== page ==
Energy futures for crude oil, refined products and natural gas have plummeted in the new year as traders reconsidered near-term worries over cold weather and fears of supply shortages and dumped contracts.
Prices rose last year on worries of Europe freezing due to the loss of Russian fuel, as OPEC+ cut production targets and as critically low U.S. distillate stocks raised the prospect of fuel export curbs. Those fears have proven overblown, driving prices down. European gas stocks are well above seasonal norms, Saudi Aramco this week cut prices for oil shipped to Asia, and OPEC members’ output unexpectedly rose last month, a Reuters survey found.
Warmer-than-usual temperatures in the United States and Europe also have cut the need for gas and oil for heating. U.S. natural gas tumbled about 18% in the first week of January, the biggest slide on record to start a year, according to Refinitiv Eikon data. The 12% drop in distillate futures, was the biggest dive to start a year since 1991. Distillate consumption typically rises on winter season demand.
“Some of our greatest fears in 2022 never got realized,” said John Kilduff, partner at Again Capital LLC in New York. While OPEC’s spare capacity is limited, traders see additional supplies coming from Guyana, Brazil and Canada, he said. The specter of recession raised new questions about demand. Disappointing U.S. employment and manufacturing data, and rising COVID-19 cases in China have stoked fears of global recession, which would slash fuel demand.
Last week, China lifted its export refined products export quotas, signaling weaker domestic demand ahead. Expectations that prices will recover have resulted in front-month prices for the U.S. and Brent crude benchmarks trading weaker to second-month contracts, a market structure known as contango. This incentivizes traders to buy and store fuel.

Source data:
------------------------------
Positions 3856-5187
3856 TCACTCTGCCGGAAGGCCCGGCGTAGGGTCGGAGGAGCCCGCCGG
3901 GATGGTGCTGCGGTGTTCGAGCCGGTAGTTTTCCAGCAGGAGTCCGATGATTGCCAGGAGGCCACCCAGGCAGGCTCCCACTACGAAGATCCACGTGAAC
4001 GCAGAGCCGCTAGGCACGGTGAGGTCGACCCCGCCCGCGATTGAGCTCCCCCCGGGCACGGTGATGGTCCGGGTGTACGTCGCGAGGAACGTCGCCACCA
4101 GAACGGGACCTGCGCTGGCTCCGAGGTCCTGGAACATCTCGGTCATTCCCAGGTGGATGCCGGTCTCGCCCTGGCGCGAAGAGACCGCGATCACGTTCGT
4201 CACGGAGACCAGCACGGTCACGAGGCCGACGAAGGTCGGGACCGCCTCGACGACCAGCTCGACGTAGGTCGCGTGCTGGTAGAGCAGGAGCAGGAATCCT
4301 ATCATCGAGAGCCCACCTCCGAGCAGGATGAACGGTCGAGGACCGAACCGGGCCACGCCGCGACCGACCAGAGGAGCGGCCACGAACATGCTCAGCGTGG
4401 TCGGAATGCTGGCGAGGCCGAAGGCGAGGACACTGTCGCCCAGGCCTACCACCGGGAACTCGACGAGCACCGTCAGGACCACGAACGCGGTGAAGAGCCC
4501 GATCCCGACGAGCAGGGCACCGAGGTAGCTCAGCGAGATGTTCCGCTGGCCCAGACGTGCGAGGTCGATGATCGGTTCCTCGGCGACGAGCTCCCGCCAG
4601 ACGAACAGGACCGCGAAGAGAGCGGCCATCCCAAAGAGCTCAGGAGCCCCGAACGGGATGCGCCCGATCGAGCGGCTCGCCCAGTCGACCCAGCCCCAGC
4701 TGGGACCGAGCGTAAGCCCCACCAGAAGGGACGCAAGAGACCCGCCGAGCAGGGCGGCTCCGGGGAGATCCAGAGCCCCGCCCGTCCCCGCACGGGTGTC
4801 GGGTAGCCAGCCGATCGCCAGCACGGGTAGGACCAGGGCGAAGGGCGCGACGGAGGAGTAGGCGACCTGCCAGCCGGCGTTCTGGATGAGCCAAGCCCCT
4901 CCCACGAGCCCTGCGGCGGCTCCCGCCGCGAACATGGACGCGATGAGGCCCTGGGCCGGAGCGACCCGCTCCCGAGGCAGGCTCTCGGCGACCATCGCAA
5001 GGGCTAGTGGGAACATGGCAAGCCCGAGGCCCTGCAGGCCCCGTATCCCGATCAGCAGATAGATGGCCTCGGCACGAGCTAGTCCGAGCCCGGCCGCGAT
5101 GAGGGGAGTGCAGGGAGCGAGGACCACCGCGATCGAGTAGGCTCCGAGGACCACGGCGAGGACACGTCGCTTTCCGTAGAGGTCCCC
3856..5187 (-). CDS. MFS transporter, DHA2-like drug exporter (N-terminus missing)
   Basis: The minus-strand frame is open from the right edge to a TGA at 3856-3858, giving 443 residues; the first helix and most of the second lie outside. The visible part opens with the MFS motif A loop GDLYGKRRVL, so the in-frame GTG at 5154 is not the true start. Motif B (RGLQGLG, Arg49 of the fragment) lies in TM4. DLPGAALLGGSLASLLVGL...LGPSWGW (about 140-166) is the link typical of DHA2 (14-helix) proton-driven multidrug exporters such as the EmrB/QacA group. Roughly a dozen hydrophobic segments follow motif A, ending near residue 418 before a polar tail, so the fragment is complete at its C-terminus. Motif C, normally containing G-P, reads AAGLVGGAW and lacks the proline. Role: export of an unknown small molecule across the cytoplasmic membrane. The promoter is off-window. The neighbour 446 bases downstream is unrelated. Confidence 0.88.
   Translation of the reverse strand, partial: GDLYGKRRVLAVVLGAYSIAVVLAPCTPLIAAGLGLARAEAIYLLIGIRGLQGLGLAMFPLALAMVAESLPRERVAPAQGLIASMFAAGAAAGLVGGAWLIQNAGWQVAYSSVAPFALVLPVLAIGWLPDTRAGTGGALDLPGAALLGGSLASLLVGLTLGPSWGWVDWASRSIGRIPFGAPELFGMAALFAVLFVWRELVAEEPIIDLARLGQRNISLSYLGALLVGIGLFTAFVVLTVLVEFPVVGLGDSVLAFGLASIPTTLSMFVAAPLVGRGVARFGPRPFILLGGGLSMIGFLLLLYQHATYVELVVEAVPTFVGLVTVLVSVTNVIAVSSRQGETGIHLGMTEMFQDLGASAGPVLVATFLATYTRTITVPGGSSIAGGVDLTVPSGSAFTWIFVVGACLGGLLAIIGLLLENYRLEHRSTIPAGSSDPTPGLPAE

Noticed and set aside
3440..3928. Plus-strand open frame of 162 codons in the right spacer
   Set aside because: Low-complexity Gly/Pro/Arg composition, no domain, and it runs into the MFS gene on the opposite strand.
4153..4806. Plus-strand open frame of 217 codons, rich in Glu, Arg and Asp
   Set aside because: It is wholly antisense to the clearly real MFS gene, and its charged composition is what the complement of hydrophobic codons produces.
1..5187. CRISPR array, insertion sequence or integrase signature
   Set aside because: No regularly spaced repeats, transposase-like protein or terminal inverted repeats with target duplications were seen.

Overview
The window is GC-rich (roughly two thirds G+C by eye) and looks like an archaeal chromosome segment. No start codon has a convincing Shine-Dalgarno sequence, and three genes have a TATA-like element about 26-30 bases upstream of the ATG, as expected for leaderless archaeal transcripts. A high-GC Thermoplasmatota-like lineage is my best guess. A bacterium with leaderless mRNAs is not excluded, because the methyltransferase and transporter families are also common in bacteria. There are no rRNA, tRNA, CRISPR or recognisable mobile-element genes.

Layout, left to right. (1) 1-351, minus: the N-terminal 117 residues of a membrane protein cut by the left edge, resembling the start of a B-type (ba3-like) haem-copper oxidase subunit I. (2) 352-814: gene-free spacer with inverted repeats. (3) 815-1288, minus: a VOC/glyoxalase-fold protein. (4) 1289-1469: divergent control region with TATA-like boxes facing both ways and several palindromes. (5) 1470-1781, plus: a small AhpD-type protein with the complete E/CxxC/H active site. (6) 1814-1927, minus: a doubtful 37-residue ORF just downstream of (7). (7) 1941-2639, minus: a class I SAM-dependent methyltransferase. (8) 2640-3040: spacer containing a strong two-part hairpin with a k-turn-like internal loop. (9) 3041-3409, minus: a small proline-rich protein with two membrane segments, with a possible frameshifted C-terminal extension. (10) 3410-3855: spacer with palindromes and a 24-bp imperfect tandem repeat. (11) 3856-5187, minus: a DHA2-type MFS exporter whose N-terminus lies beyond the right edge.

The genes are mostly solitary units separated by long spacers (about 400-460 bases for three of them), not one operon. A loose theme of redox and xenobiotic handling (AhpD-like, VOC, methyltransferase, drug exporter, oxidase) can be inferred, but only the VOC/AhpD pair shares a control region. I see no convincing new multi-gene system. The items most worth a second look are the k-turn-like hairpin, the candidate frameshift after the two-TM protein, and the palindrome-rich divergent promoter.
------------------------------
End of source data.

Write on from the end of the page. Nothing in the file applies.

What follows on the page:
Farther out, front-month U.S. crude contracts traded on Thursday as low as 56 cents less than prices in six months , the widest discount since Dec. 12. In natural gas, U.S. futures fell further on Friday, dropping 5% to $3.52 per million British thermal units during the session, its lowest since July 2021.
“January 2023 is off to the warmest start in more than 15 years,” analysts at energy consulting firm EBW Analytics told customers in a note. It is too early to tell whether prices will quickly recover. The oil curve may strengthen as demand recovers and as the market works through spare OPEC capacity, analysts at Goldman Sachs said.
The bank predicted Brent would average $90 per barrel in 2023, down from $110 earlier. This week, it forecast U.S. natural gas prices would drop to $4.00-$4.20 per million British thermal units in the second quarter through third quarter.
(This story has not been edited by Devdiscourse staff and is auto-generated from a syndicated feed.)